Thursday, October 18, 2012

Explaining Florida's VAM System

Florida Today had an interesting article on Sunday explaining Florida's new evaluation system and how Brevard County Schools is implementing the program. Up to half of Florida's teacher evaluations will be determined by an algorithm created by Washington-based Americans Institute for Research. The article discusses how newer hires will remain on annual contracts for the duration of their career and how teachers currently using the Professional Service Contract will have to forgo that contract if they wish to participate in the merit pay system. 


Brevard County teachers soon will learn how much impact they had — or, at least, how much impact a new state formula says they had — on the students they taught last school year.
For the first time, a complicated statistical formula is being used in teacher evaluations to help determine how well they’re doing their job.
The goal? State lawmakers want a quantifiable way to measure teachers in order to reward the best, target training toward those who need it and make it easier to identify educators falling short of expectations.
“There has to be some kind of accountability. We have had some disappointing teachers,” said Palm Bay resident Jean Beck, whose daughter is a junior at Bayside High. But she added: “They’ve been the exception rather than the rule.”
The Value Added Model calculates how a student is expected to score on state tests such as the FCAT reading or math. The student’s predicted score is then compared against their actual score to determine the teacher’s effectiveness — or the teacher’s “value added.”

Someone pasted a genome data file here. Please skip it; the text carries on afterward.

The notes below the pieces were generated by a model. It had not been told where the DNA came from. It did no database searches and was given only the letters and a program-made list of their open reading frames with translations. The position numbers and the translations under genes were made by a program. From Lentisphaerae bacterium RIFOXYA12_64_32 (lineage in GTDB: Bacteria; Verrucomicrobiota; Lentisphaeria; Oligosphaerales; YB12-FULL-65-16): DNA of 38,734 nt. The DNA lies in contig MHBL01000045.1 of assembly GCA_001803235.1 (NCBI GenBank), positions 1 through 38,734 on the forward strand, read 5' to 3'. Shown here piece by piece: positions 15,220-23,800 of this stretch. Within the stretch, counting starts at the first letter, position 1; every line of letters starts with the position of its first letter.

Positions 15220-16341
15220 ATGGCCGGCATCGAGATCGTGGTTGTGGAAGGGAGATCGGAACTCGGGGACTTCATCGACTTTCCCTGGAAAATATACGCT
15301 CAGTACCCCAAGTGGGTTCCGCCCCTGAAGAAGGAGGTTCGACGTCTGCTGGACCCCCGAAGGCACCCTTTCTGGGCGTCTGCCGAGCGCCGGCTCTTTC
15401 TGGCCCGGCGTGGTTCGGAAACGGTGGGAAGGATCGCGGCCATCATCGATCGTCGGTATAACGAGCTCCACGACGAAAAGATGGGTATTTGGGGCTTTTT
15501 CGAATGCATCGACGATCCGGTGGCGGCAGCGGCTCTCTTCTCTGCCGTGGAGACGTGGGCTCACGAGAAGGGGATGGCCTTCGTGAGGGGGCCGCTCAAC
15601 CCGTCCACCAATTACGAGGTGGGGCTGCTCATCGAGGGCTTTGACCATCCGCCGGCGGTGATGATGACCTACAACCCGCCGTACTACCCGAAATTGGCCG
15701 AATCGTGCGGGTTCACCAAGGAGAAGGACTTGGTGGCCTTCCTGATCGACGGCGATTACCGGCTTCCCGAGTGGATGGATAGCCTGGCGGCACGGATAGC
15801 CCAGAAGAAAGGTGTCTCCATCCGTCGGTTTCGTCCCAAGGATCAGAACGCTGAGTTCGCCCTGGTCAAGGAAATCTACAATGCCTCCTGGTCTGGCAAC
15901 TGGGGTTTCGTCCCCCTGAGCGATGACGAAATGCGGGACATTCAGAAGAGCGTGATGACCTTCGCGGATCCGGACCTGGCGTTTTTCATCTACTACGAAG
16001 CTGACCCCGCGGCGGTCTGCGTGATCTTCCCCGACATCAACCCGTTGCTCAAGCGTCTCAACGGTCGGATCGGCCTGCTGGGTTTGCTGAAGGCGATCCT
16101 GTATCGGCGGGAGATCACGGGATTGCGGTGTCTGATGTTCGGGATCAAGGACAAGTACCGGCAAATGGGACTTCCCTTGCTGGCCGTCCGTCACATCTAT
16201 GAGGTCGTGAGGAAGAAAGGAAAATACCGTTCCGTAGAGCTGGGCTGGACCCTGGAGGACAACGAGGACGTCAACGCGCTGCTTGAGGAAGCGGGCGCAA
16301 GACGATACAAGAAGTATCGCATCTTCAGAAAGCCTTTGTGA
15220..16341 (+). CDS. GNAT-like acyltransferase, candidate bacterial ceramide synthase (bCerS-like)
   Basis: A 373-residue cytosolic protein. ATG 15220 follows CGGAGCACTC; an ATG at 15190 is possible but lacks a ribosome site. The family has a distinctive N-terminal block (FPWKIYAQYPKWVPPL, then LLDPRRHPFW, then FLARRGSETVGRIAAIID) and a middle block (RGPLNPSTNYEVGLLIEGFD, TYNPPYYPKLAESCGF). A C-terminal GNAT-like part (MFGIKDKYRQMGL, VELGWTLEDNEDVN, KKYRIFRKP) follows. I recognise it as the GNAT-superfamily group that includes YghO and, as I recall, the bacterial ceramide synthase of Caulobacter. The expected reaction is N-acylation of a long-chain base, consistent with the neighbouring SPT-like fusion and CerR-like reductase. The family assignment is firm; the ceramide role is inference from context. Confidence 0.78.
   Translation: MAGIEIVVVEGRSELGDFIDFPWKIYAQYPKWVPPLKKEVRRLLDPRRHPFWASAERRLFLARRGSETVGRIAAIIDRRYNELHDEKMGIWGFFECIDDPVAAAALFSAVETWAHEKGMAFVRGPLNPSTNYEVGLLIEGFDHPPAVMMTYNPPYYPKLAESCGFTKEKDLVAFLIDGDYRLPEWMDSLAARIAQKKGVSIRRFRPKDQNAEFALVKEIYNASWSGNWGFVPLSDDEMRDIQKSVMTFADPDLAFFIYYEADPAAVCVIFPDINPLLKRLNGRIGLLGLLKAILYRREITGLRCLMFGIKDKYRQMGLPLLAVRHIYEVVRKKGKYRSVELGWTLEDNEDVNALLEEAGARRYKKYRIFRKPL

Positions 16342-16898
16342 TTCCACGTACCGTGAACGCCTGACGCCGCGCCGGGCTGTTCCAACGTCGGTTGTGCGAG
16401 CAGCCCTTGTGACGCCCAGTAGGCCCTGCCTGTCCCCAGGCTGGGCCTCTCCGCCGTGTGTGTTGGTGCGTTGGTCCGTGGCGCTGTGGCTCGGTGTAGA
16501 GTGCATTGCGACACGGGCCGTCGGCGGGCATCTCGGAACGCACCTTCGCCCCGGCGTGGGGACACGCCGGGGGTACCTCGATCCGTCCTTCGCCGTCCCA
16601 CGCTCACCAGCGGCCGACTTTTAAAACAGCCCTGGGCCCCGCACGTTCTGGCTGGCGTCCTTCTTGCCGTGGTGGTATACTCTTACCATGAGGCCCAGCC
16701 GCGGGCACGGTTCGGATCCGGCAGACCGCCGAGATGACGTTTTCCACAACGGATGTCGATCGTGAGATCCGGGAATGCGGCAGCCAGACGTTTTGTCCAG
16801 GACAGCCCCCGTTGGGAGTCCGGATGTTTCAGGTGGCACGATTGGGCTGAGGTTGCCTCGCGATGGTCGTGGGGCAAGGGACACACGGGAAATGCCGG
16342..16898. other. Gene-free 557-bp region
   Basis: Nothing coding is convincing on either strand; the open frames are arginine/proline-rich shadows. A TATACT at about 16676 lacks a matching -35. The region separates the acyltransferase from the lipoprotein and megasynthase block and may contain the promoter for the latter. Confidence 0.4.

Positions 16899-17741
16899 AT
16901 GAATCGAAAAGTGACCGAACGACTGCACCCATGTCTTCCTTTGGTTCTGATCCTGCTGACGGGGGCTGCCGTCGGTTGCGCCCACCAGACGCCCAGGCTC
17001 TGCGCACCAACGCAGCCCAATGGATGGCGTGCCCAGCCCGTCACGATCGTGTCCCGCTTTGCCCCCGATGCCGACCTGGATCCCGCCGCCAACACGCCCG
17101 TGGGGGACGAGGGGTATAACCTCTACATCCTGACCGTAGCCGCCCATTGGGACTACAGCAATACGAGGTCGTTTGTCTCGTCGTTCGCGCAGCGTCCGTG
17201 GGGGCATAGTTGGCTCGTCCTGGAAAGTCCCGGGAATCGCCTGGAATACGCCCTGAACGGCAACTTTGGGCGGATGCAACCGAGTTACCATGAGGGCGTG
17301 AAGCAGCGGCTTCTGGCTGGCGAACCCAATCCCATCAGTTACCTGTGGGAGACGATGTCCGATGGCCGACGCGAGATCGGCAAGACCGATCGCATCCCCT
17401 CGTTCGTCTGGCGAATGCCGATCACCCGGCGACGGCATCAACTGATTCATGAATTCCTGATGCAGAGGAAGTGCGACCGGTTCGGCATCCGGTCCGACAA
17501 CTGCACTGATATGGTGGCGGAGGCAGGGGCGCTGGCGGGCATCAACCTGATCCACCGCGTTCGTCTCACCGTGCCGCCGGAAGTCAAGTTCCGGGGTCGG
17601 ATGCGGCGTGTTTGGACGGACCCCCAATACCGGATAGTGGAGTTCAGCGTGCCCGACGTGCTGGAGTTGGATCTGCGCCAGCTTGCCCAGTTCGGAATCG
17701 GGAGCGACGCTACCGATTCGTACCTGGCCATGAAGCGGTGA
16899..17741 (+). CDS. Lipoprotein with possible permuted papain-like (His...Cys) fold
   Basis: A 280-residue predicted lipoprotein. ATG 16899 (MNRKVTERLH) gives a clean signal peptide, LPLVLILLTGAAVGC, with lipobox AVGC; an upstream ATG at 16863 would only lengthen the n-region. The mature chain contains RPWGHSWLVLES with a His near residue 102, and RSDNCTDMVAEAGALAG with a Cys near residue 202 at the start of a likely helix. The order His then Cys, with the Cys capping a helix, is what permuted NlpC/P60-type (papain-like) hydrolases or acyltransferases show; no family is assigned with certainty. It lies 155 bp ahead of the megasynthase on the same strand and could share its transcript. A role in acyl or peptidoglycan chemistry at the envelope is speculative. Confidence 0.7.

For many teachers, this new value-added, or VAM, formula is a source of concern, particularly because it will now make up just over one-third of their annual evaluation.
With data from more than a million students included in an elaborate web of sub-calculations, the formula is so complex that calculating it would be impractical, if not impossible, to do by hand. And until course-specific tests are developed, all VAM scores will use FCAT reading or math scores — even if educators teach other subjects or teach grades that don’t take the FCAT.
School leaders will take the VAM score and, together with other measures, such as how well teachers design lessons and relate to students and parents, give every educator one of four rankings: highly effective, effective, needs improvement and unsatisfactory.


My biggest question is about funding. Many districts have not provided the menial step increases in the past few years because of the lack of funding. If districts do not have the funding to do this, how will they be able to fund the permanent salary increases this new merit pay system promises? I prefer to call this system the "merit no-pay" program.


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